Rather good, considering the price
Review With the digital
Armageddon crossover almost upon us – or actually upon us in the case of anyone living in South Devon or the Borders – never has their been a better time to take a look at an affordable, easy-to-use, jack-of-all-trades Freeview tuner that even the most technophobic in society can get to grips with. That would be the TVonics MDR-250, then.
TVonics' MDR-250: slimline
Why? Because alone of all the set top boxes available in the UK, only the MDR-250 has been awarded full marks by switchover oversight body Digital UK for ease of use, energy efficiency, performance and connectivity. More to the point you can now pick the unit up in John Lewis and Comet for less than 40 quid, TVonics kit previously not being all that easy to find on the high street.
For the money, the MDR-250 is a rather nice looking box of tricks. It feels solidly made - from an attractive mix of matte and gloss black plastic with a shiny silver TVonics badge on the top. At only 196 x 89 x 31mm, finding a place for it to sit on or next to your telly shouldn't be a problem.
Surprisingly at the price point – and considering how nice the 250 looks – TVonics also supplies am infrared extender so you can hide the box away with the extender peeping out to pick up the signal from the remote control.
As with most Freeview boxes, set-up is very straightforward: just plug everything in and away you go, though that shouldn't obscure the fact that TVonics supplies the MDR-250 with a very well-written and comprehensive illustrated user guide. When first hooked up, the unit locked onto all 85 available Freeview TV, radio and data channels in a little under 55 seconds which was pretty good going.
The remote's well designed
The remote control handset is another reason Digital UK get so gooey over the MDR-250. Called an 'Easy Grip Remote' by TVonics, it's nearly as big as the 250 itself and is an excellent piece of design with large, easy to find buttons and clear, self-explanatory labelling that should make granny's life that bit easier.
If you'd do normal DVB-S...
...budget would be 10 pounds, like in the rest of the world. This whole "let's make our own little market with Freeview and Sky" really raises the prices.
The interactive / MHEG functions on the MDR-250 worked just fine for us. While not quite as quick as the Freeview tuner built into the Sony Bravia that was used for comparison we certainly had no cause for complaint.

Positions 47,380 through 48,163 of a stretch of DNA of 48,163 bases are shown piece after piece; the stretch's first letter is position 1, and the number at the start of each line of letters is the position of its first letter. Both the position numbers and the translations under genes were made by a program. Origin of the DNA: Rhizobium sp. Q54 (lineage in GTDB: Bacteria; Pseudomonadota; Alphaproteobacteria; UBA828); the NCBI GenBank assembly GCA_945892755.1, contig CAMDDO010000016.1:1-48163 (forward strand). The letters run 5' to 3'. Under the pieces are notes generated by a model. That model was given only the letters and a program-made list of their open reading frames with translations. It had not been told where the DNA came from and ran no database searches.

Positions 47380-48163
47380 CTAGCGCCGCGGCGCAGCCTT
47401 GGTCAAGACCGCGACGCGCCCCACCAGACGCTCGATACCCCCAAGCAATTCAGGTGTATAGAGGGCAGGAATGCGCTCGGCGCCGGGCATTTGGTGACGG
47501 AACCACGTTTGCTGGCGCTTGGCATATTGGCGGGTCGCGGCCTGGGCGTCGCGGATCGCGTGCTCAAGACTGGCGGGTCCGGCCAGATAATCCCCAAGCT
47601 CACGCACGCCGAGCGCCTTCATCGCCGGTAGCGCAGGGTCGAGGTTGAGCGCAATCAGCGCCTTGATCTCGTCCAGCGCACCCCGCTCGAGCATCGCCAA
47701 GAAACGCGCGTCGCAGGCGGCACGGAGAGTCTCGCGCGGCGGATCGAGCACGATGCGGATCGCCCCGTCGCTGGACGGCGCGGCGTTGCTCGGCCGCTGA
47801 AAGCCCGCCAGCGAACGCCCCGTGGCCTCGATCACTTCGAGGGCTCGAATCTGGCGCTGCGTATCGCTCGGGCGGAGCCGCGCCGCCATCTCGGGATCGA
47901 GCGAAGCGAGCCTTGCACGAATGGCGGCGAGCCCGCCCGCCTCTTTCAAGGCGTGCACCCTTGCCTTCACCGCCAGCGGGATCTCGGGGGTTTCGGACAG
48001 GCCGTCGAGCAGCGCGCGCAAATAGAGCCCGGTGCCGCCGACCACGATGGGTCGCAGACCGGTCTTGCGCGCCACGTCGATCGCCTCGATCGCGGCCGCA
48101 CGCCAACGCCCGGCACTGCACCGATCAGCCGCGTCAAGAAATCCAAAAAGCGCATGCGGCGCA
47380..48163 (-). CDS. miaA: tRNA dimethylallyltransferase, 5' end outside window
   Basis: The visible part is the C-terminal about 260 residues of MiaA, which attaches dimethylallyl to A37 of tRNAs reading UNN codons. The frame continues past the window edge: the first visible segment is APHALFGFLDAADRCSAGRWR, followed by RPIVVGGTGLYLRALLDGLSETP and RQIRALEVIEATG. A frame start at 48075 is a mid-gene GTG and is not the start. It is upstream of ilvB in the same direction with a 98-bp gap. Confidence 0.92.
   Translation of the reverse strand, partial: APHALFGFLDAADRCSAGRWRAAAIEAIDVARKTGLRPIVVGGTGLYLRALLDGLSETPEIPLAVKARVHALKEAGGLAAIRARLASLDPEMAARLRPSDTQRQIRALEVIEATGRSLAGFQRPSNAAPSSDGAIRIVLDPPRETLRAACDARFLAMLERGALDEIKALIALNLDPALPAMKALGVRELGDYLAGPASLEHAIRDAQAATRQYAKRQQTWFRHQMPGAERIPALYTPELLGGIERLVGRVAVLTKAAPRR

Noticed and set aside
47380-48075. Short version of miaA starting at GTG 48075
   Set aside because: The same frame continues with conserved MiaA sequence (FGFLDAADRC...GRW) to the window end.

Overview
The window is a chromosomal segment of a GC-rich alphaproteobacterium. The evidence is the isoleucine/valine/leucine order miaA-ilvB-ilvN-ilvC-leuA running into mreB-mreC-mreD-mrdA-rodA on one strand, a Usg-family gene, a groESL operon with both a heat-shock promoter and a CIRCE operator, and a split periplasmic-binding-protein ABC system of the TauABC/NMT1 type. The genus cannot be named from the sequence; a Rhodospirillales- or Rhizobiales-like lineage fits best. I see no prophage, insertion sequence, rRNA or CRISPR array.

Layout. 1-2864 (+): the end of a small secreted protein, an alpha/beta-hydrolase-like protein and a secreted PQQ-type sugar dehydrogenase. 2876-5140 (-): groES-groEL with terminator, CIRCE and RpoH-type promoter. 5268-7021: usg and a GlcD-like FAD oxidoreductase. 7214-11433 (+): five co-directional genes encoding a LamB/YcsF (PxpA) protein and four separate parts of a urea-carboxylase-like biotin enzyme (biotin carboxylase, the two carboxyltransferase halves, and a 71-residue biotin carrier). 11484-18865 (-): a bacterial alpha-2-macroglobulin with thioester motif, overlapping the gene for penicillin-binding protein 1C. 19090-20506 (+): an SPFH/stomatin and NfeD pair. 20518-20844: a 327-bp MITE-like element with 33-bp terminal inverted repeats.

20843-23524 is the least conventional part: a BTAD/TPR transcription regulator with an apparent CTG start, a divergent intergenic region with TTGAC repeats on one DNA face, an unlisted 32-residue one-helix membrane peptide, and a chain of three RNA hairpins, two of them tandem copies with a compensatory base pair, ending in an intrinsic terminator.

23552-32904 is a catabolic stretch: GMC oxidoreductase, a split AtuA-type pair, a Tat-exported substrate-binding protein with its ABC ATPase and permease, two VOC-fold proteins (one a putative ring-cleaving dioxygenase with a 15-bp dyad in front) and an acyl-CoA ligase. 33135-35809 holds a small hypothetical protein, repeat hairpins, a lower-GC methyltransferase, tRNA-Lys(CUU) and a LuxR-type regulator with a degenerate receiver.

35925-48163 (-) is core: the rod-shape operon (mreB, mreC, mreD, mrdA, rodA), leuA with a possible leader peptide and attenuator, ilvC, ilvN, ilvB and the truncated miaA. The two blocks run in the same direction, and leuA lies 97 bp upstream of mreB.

"some things you don't get for forty quid"
"an RGB output signal from the second Scart slot" - apparently not, i've used about four different sub-£25 boxes that all provided this facility. this seems a bit gash to me, especially with the apparent MHEG problems and this "no signal" error which i've also never encountered on any of the cheaper ones.
Digital Switch Over
Technically we still have analogue in South Devon for now, well until Wednesday this week. Finally I'm hoping I'll be able to pick up more than 10 channels on my DVB-T card in my PC (I can pick everything up on a Freeview box or our LCD TV with Freeview built in so I guess it's just the DVB-T card being picky).
I was going to say it's a bit expensive really for a Freeview box but I guess the fact it has an RF modulator built in has to be a good thing for those people with old Scartless (or even AV input-less) TVs, On the other hand you could probably get away with connecting a Freeview box to an old video recorder (maybe even an old Betamax) via scart or if there is a lack of scart connections, AV inputs.
I guess the on street price of something like this will be more like £25 to £30.
When you can get a freeview box for £20 in Tesco, this £40 box is not "budget" IMHO.
It's a reasonable box, your review concentrated on picture and EPG though and, while important, one element was really missing... MHEG performance.
These "press the red button" MHEG applications are becoming more and more prevalent. I tried one of the boxes in store and the performance on BBC News (Channel 80) was dire. Not much time for an extensive test, however, it could explain why the box does not also support picture in picture - they have scrimped on the electronics - the web site won't quote the processor, it just says "32 bit Fast responsive" !
Can El Reg carry out some further (i.e. comprehensive) tests or open up the box and reveal what processor and other components are used?